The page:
1. ManageFlitter
Today was the first time I was able to get this one to work. Apparently their web site has some issues. When it works, however, this tool is chock-full of awesome sauce! Now I'm glad I persisted in trying to make it work. I think this has become my #1 favorite unfollow tool--and I've barely touched the surface of its functionality! Let's take a look at the screen--a busy interface to be sure.

On the top, the default tab is "Unfollow." The Follow and Track tabs are apparently for the "pro" pay accounts only. On the left, I chose the default tab of "Not following back."  Underneath the message where it says "You have unfollowed 43 people today...." see the row where it lists Follow Date, Followers, Following...? I used that to sort the list of tweeps I wanted to review. In this screen shot, I'm using Follow Date and viewing those I've most recently followed first (so the tweeps I've been following for a while--who aren't following me back--are at the bottom of the page). This is good because whitelisting is also a for-pay service at ManageFlitter. I have about 50 "celebrity" and family follows who'll all be sorted to the bottom of the list.

To the right of each tweep listed, there's a check box. Hovering over the tweep's entry gives me a popup of their profile description so I have one last chance to refamiliarize myself with who they are (if their most recent tweet doesn't clue me in) and then I can click the box. If I had some boxes selected when I took the screen shot, to the right side of the image, where it says "Unfollow 0 selected" it would have a number instead of zero and clicking on those words would unfollow the number of tweeps I'd selected...within seconds. I went to the Twitter site to check. It really worked right away!

I did 37 in my first pass and then used another filter. I chose to deselect "popular" tweeps whom I was following but who were not following me back. As it turns out, when I looked at my list a second time, after unfollowing those first 37, I found 6 more of those "popular" tweeps really needed to go anyway. A couple of them had even tweeted/replied to me when I realized they weren't following and said they were (and one even did) and now they are unfollowin again.  I don't like lying games. If Twitter "helpfully" unfollowed me for them, fine. They can follow me again themselves and I'll follow them back. At this point, the negative experience has engrained their names in my minds so I'm sure I'll recognize (for all the wrong reasons) next time.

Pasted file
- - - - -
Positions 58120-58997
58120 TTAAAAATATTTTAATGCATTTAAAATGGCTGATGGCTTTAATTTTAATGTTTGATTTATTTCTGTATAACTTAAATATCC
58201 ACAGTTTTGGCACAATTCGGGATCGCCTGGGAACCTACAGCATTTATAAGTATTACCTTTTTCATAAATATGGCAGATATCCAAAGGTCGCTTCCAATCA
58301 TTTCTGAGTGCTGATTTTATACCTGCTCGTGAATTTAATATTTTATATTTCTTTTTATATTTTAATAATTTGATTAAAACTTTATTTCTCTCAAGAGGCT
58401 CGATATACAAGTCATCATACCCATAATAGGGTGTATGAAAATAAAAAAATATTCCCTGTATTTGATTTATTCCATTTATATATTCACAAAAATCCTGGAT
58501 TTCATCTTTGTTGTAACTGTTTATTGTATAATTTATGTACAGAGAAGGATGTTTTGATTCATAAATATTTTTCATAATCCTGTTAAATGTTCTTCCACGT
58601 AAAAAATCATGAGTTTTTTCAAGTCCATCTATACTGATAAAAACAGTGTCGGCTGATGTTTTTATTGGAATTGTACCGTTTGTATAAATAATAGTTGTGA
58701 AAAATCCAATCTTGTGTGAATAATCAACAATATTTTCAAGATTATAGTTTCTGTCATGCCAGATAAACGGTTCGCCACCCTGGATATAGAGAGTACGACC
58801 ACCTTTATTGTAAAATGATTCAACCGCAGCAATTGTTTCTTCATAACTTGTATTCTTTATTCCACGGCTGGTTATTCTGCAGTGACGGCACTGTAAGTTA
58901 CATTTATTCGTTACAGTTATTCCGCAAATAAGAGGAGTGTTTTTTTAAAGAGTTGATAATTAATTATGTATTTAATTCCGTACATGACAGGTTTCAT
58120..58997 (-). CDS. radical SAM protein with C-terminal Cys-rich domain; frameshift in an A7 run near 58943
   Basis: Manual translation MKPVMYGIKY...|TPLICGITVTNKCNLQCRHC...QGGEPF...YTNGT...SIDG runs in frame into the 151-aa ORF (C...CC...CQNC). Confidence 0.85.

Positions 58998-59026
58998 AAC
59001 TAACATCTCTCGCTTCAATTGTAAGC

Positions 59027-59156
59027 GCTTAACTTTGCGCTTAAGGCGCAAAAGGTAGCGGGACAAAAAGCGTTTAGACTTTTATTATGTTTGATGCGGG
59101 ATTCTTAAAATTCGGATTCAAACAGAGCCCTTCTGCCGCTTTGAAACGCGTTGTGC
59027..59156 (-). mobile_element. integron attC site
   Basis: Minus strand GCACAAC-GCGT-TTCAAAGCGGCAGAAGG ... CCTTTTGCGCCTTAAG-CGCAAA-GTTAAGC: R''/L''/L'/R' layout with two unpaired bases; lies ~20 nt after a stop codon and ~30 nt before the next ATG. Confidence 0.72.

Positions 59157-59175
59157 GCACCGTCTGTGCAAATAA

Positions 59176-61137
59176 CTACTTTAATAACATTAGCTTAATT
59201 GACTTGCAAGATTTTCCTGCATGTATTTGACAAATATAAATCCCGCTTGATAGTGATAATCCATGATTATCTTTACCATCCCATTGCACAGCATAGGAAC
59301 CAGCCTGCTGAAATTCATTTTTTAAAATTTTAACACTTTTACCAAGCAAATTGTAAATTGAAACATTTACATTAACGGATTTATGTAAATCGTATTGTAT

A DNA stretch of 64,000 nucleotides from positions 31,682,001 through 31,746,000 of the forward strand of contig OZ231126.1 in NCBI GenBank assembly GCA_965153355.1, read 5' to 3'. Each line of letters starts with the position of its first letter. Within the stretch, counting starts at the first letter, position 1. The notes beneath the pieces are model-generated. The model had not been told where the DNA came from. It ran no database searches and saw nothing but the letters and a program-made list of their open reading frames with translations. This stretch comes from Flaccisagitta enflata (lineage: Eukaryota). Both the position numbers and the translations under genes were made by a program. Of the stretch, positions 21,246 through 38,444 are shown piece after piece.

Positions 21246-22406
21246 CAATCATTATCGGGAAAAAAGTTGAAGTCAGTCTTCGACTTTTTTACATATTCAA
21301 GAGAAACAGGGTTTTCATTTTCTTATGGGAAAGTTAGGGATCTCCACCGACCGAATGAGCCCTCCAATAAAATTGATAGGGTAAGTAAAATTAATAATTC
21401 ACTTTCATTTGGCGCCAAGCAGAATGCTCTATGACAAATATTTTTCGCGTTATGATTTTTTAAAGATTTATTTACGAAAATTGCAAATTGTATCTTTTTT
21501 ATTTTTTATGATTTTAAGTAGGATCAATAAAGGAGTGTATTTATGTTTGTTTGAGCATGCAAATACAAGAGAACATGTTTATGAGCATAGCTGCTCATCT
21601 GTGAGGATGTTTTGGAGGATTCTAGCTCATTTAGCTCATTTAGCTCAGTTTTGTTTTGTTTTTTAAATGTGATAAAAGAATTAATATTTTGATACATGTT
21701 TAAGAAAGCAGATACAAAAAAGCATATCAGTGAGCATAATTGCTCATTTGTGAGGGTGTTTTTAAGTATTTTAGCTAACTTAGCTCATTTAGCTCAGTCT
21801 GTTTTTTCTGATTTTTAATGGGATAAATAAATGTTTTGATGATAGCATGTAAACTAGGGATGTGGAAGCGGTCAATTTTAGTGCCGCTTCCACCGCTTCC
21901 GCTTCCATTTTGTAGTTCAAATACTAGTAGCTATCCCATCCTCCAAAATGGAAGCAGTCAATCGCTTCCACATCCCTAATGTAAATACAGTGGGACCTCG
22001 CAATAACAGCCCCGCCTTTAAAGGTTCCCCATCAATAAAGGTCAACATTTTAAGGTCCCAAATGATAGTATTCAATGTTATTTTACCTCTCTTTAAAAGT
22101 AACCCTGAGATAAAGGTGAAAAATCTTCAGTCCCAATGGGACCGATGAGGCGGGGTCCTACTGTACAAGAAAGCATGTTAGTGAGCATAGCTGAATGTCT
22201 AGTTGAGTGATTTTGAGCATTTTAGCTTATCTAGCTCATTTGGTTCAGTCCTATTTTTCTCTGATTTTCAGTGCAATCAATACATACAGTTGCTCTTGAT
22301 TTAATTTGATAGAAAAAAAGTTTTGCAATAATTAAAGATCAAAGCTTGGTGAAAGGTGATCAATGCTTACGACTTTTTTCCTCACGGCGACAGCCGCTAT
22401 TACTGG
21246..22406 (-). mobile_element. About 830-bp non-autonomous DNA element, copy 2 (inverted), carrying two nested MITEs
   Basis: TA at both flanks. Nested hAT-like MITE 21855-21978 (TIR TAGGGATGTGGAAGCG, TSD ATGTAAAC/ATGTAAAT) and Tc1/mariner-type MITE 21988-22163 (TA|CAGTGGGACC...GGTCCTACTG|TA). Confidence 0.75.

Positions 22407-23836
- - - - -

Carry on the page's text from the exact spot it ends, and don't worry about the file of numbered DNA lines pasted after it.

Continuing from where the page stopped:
ManageFlitter is free for the basic usage I've described. You can pay for it and be allowed to select and combine filters. I just used one filter at a time and it was more than enough! If I were going to pay for a cleaning tool, however, this one would be it.

2. TwitCleaner
Definitely a quick and easy method for unfollowing dead weight. Unfortunately, I did not think to take screen shots of the other tools before using ManageFlitter so my "examples" are going to misrepresent my follower/non-follower problem. Ah well. Let's see the TwitCleaner screen shot:

The arrow is pointing to the only user I've selected for cleaning. Be careful here--as soon as you click, the circle-bar appears and a message is sent out to your Twitter account to unfollow that user.